Winners of the 2021 Science Without Borders® Challenge

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Students from the United States, South Korea, and Slovakia win international ocean art contest 

The Khaled bin Sultan Living Oceans Foundation is thrilled to announce the winners of our annual student art competition, the 2021 Science Without Borders® Challenge. Every year, this international contest engages students in ocean conservation through art, encouraging them to create pieces that inspire people to preserve, protect, and restore the world’s oceans and aquatic resources. 

The Foundation received entries to the Science Without Borders® Challenge from more countries than ever before. A total of 680 students from 63 countries sent in artwork illustrating this year’s theme, “The Magic of Mangroves.” This is the first time we received submissions from more than a dozen countries including Afghanistan, Kuwait, Maldives, Panama, Senegal, and Zambia. Mangrove forests are important marine ecosystems that protect the coast from storms, filter the water removing sediment and pollutants, sequester a surprising amount of carbon, and provide critical habitat for many species both above and below the waterline. The winning entries in each category are beautiful pieces of artwork as well as excellent illustrations of the benefits mangrove forests provide to people and the environment.

Artwork in the competition was judged in two categories based on age. Sharon Choi won first place in the category for 15-19 year old students in the 2021 Science Without Borders® Challenge for her stunning artwork, The Guardians of the Sea. A 16-year old student at Sunny Hills High School in Fullerton, California, Sharon created a piece of art that illustrates how mangrove forests provide a refuge for marine species, particularly in their early stages of life. “I really liked the idea of mangroves being a safe-haven for young fish, like a kindergarten, so that is what I wanted to portray in my piece,” she said.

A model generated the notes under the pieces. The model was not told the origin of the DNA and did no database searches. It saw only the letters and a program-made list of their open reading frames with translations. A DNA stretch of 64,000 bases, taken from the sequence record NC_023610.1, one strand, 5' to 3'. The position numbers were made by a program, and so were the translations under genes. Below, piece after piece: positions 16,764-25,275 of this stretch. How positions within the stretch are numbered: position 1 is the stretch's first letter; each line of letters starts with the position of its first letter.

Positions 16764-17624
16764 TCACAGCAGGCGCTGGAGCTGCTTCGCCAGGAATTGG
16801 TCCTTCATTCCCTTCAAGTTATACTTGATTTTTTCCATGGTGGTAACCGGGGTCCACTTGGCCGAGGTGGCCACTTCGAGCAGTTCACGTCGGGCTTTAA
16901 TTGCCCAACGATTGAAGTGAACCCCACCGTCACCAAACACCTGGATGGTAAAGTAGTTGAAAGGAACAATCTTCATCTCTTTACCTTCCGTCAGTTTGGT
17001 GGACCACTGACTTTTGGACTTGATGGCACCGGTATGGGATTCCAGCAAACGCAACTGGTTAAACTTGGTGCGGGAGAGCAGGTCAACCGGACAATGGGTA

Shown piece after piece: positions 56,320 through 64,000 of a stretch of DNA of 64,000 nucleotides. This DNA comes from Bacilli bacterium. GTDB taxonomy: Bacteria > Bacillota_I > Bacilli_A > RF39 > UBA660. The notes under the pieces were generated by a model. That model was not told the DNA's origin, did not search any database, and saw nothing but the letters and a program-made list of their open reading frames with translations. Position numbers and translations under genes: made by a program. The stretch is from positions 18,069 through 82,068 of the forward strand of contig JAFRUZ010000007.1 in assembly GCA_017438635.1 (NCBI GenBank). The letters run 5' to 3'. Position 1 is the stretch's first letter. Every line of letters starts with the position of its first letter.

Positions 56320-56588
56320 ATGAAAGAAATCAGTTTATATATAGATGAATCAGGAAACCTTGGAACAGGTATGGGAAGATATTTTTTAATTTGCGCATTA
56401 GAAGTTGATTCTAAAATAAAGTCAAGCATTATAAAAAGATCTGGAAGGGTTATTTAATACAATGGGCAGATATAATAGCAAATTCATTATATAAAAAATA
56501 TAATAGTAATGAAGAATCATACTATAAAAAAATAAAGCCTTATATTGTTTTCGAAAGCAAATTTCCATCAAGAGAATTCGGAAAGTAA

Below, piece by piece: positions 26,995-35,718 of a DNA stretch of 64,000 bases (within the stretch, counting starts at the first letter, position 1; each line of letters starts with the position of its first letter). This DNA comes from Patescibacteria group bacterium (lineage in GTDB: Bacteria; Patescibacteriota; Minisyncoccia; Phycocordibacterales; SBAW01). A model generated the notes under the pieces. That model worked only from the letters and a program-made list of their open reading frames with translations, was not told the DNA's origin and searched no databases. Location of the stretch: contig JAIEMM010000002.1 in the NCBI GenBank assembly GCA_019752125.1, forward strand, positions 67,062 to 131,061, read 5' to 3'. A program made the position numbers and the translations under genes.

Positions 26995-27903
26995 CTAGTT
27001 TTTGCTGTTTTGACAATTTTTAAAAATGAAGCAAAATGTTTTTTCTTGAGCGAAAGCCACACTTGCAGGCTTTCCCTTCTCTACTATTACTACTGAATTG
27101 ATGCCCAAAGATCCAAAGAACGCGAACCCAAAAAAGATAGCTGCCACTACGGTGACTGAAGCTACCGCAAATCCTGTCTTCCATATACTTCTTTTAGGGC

"The Guardians of the Sea" by Sharon Choi, Age 16, California, United States of America
First Place, 15-19 year old students: “The Guardians of the Sea” by Sharon Choi, Age 16, California, United States of America

Mangrove forests support an incredible array of wildlife. Many species of fish and invertebrates rely on the intricate network of mangrove roots for protection when they are young, before entering the open ocean as adults. Sharon said that she hopes her artwork shows the importance of mangroves. “I don’t think that most people know about mangroves, so I hope that my art raises awareness about this ecosystem, so that it is equally talked about like coral reefs,” she said.

Second place in the high school category of the 2021 Science Without Borders® Challenge went Lesana Behanova from Trenčín, Slovakia for Protective Wings of Mangroves, and third place went to Michelle Yang from Sacramento, California for her piece, Stop, Let’s Preserve Our Mangroves.

First place in the category for students 11-14 years old went to 13-year-old Dana Chung, a Korean boarding school student at Indian Mountain School in Lakeville, Connecticut. Her piece, Shelter, shows how mangroves create habitat for other organisms and shelters them from storms. Dana says that she wanted to portray mangrove forests as a “shelter that protects sea animals” and that she wanted to show that “mangrove trees are valuable, not just to people, but also for the Earth.”